One of the beauties of chiropractic is that, in some cases, it provides a drug-free, surgery-free health care option. However, usually when we think of this, we think of back and neck pain. A new case report published in the Journal of Contemporary Chiropractic has brought a new option to the fore – chiropractic co-management of an acute jaw injury. It is a single case report, which carries certain limitations, but it is a noteworthy paper as it cast light on the potential of chiropractic care for issues with the temporomandibular joint near the ear at the top of the jaw. In this case, surgery could not be avoided, but chiropractic care in the lead up to surgery and post-surgery appears to have offered much in terms of pain and swelling management, and recovery from surgery. As there is a paucity of literature about severe acute temporomandibular injuries and chiropractic, it is a significant case indeed.
Temporomandibular displacement (TMD) is a group of symptoms that may include pain or tenderness in the temporomandibular joint (TMJ) or surrounding muscles. It can include headaches, earaches, neck, back, or shoulder pain, limited jaw movement, and clicking or popping of jaw that is caused by either dysfunction of the TMJ or another problem such as muscle spasms or tension. There is a lot to be desired in terms of general research pertaining to the prevalence or burden of disorders like TMD, but studies do suggest that TMD is second only to low back pain in terms of musculoskeletal disorders resulting in pain and disability.
TMD is thought to be relatively common in the paediatric population. There are many traditional treatment options for TMD including medication, intraoral appliances, injections, surgery, and physical therapy. But there is no single accepted treatment method, and management is usually a combination of these options tailored to the patient’s needs, ability and developmental stage.
TMD can be further categorised into three types. The recent case report involved the most common of these categories: displacement of the disc. This can also be further refined into the direction of disc displacement, the relevant one for this case report being anterior disc displacement (ADD). And yeah, you guessed it, we can further refine that to two possibilities: ADD with reduction – meaning that the disc was repositioned to its normal position on mouth opening, (often associated with clicking) and ADD without reduction without repositioning of the disc (often associated with restricted movement at the TMJ).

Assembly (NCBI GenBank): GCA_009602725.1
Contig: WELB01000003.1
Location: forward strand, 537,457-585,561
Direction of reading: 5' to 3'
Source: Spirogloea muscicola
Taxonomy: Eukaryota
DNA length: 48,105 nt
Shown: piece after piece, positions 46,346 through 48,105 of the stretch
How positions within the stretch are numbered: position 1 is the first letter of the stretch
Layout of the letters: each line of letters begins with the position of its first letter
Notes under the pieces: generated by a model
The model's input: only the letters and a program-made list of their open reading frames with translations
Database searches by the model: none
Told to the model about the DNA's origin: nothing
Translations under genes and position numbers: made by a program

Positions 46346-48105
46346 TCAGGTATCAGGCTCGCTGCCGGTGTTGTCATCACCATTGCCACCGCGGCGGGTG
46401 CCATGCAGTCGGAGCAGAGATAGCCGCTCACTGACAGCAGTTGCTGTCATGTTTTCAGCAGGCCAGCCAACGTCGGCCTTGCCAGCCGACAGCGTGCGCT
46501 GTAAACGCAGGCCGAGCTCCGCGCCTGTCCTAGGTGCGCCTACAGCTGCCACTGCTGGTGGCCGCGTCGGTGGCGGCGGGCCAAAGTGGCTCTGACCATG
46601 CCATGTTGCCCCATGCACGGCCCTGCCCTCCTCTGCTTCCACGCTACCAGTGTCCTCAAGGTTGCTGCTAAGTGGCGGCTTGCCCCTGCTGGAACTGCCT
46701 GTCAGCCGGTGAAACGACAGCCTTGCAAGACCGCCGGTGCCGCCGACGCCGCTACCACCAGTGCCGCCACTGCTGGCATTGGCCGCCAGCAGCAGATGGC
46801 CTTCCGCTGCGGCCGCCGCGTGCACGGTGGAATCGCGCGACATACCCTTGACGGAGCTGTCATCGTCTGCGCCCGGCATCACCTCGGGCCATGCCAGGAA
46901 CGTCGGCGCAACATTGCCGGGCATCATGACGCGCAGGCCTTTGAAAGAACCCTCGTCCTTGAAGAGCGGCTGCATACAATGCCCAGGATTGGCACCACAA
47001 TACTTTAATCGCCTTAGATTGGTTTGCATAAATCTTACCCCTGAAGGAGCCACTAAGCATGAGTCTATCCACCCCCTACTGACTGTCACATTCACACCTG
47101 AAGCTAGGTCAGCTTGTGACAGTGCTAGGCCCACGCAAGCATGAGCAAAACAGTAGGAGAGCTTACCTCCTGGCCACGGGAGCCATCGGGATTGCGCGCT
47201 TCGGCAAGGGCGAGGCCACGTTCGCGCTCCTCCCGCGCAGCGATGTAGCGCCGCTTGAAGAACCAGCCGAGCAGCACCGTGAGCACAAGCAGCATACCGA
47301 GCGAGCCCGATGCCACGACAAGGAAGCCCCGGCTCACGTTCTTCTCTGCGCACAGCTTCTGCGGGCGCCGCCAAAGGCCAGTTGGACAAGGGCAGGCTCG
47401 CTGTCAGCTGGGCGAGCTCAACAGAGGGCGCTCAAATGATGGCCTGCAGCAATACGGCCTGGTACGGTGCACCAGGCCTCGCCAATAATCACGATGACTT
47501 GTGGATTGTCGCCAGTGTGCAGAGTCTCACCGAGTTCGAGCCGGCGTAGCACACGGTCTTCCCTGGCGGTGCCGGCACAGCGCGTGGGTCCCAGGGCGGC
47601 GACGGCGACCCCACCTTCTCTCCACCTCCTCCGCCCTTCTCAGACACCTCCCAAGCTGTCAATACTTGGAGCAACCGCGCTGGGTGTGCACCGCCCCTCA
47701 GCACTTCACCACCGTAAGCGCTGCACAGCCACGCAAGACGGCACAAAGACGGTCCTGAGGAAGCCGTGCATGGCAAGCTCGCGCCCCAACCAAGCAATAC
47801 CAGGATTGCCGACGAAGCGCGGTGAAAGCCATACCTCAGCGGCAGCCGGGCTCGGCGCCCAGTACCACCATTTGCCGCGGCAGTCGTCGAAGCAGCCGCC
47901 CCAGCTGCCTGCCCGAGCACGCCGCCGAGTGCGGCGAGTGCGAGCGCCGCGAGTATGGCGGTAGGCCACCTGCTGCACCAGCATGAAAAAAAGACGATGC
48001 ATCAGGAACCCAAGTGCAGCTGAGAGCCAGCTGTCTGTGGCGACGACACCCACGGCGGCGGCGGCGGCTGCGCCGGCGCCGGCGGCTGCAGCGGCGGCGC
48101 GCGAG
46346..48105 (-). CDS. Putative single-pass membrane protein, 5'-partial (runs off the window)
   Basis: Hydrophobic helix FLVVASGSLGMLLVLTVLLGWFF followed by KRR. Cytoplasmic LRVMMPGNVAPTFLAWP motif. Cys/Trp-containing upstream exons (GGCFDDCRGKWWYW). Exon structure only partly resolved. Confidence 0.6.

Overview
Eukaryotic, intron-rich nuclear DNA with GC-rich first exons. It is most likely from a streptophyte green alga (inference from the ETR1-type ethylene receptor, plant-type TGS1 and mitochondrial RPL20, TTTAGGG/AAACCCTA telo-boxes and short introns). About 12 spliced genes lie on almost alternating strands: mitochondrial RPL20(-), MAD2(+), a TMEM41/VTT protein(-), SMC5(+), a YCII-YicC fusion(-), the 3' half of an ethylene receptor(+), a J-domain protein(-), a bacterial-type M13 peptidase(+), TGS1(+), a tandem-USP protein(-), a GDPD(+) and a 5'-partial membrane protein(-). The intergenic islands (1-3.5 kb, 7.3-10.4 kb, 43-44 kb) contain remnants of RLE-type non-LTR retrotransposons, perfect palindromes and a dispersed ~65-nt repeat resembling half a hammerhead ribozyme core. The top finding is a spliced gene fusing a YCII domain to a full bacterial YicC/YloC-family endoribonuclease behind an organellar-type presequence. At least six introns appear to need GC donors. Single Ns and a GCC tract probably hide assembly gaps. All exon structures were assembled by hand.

Pain is significantly more likely in those with ADD without reduction than those with reduction. TMD with disc displacement can be caused by many things, either repeated microtrauma or acute trauma as in the case report you are about to read of.
The main issue is this: these conditions are very painful and can really disrupt people’s lives, so literature supporting non-invasive and/or effective management options is important to lay out the full range of options in terms of treatment and pain management.
The Case Report:
In the recent case report, a 12-year-old female presented for chiropractic care following a referral from her oral surgeon. When she first presented, she was 1 week post injury sustained during a volleyball match where she had sustained a strike to the right of her jaw. Immediately following the injury, the patient experienced pain over the area of impact and in the region of the left TMJ. Due to the significant pain and difficulty opening her mouth, she went to the dentist and a panoramic dental x-ray was completed.
A fracture in the mandibular could not be completely ruled out so further oral surgical consultation was sought, after which a CT scan was performed and showed no fracture had been sustained. The course of treatment following this clarification included ibuprofen and physical therapy for TMD (temporomandibular joint disorder) by her oral surgeon. However, pain in the left TMJ persisted while the right-sided pain resolved. In fact, the left-sided pain worsened whenever she opened her mouth. She had been unable to eat solid foods since the injury and noted a bump over her left jaw.